Anyway, Quinn is looking for one General in charge of the Mission from 5yo up to PhD. You want your sector out of the system completely. What I’m saying is your sector handle things from 14/15 onwards. With a real expectation that all that come to that age can read, write and have the basic concepts of maths. In other words the Blackrock, Rockwell or Glenstal method, for the simple reason that no matter how you slice the brown bread the vast majority are going to third level in the future. So you might as well control what you are getting on purely utilitarian grounds.

  2. Aoife Citizen Says:

    It is clear to me that Batt O’Keefe has no understanding of the needs or the potential of the universities and ITs; however, on the one hand, the idea of moving the HEA to Enterprise is terrifying and, on the other, the problem with having a separate minister is that if you put someone in charge of something is that they try to run it.


    • Aoife, I suspect that we are stuck with some politician wanting to ‘run’ higher education. So the game is to give that politician a departmental backdrop that will provide them with good briefing and a sympathetic understanding of higher education issues. There are actually people of great insight in the Department of Education, but they are swamped with ‘schools’ business, which of necessaity they then give priority.

      • Aoife Citizen Says:

        Oh and sorry for the mess I made of my reply above, I somehow managed to submit while I was still editing.

  3. Sarah Says:

    If I understand this right, then you are arguing, or Deputy Quinn is, that 3rd level education is more about enterprise and employment ie business than academic achievement. Doesn’t this represent the trend that’s really disturbing some people about 3rd level education? It’s being driven by business needs instead of educational and intellectual needs. So which courses and lines of research are funded is decided by the funders. While subjects with no dividend – the humanities for example, are increasingly sidelined. I doubt the department of enterprise and employment would have much interest in furthering and developing my own degree subject – history.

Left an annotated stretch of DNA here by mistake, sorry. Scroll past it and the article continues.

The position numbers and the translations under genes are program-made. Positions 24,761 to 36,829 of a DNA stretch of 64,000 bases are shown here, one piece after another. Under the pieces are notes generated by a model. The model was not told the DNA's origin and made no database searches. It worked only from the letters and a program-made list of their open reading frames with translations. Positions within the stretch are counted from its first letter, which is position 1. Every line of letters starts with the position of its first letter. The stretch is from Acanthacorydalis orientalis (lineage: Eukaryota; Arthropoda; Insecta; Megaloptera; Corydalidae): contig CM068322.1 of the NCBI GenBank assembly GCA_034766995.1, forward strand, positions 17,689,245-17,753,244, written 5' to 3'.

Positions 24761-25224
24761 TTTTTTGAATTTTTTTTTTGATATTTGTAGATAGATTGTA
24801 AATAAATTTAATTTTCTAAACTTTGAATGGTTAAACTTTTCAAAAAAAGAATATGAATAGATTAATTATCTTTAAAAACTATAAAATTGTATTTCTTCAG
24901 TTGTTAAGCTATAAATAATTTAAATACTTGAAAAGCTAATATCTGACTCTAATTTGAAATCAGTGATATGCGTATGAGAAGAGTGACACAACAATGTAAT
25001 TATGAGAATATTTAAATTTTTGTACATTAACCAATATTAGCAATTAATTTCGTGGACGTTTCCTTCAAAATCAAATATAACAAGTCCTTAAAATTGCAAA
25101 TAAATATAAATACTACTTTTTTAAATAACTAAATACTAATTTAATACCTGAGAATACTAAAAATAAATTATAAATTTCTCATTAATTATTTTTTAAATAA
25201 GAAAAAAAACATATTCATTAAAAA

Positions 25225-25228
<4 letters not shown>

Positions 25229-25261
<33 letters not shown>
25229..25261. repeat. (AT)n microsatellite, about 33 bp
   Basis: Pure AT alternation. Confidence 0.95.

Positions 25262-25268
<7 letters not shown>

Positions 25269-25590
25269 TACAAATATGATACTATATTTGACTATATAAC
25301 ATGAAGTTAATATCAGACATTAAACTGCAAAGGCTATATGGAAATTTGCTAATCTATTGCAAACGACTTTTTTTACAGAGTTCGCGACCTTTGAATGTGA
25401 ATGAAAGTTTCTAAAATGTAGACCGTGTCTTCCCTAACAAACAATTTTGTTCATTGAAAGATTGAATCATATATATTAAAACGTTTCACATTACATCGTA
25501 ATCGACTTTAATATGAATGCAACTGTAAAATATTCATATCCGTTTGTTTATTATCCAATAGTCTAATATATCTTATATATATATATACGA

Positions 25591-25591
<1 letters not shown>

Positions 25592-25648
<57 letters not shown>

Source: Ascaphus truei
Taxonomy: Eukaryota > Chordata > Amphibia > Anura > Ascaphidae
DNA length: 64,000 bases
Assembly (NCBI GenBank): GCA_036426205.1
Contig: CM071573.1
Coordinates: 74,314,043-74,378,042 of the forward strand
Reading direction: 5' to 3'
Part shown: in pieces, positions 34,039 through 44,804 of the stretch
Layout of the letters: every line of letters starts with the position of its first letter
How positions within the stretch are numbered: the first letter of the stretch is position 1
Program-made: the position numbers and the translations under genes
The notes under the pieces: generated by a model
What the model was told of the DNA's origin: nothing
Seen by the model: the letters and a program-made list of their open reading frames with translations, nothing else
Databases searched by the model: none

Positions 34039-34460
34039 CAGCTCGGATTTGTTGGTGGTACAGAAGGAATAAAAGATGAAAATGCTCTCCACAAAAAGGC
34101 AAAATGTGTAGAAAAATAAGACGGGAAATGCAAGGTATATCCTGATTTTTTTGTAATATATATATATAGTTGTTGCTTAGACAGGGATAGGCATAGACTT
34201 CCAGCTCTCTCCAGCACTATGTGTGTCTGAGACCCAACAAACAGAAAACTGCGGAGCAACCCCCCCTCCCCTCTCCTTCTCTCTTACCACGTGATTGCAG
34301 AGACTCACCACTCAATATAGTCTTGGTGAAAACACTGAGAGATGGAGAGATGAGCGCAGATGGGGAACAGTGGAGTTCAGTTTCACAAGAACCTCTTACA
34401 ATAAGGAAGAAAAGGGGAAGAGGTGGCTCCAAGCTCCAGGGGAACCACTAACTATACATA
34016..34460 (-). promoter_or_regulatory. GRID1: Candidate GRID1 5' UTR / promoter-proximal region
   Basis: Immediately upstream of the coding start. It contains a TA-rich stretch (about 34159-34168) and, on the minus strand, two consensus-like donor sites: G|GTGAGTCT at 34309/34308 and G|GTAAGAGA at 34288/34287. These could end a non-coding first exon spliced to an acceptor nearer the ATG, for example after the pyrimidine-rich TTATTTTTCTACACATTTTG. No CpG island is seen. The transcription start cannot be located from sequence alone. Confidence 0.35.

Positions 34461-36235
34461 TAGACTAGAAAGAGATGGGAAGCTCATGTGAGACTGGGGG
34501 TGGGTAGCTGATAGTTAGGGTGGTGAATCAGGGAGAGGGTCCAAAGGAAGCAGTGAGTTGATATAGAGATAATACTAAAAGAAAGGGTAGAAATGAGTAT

• I don’t think that’s what Ruairi Quinn is arguing. Or at any rate, that’s not what I am arguing. I haven’t in fact suggested Enterprise, Trade and Employment as the home department. But I might. And if I did would be because that Department has had to come to terms with the broader reach and mission of higher education over recent years – including aspects of the humanities. It might need to be renamed in such circumstances, however.

      But the evidence is strong that Enterprise, Trade and Employment have a much more sophisticated grasp of the essence of what universities do.


Leave a Reply

Fill in your details below or click an icon to log in:

WordPress.com Logo

You are commenting using your WordPress.com account. Log Out /  Change )

Twitter picture

You are commenting using your Twitter account. Log Out /  Change )

Facebook photo

You are commenting using your Facebook account. Log Out /  Change )

Connecting to %s

This site uses Akismet to reduce spam. Learn how your comment data is processed.


%d bloggers like this: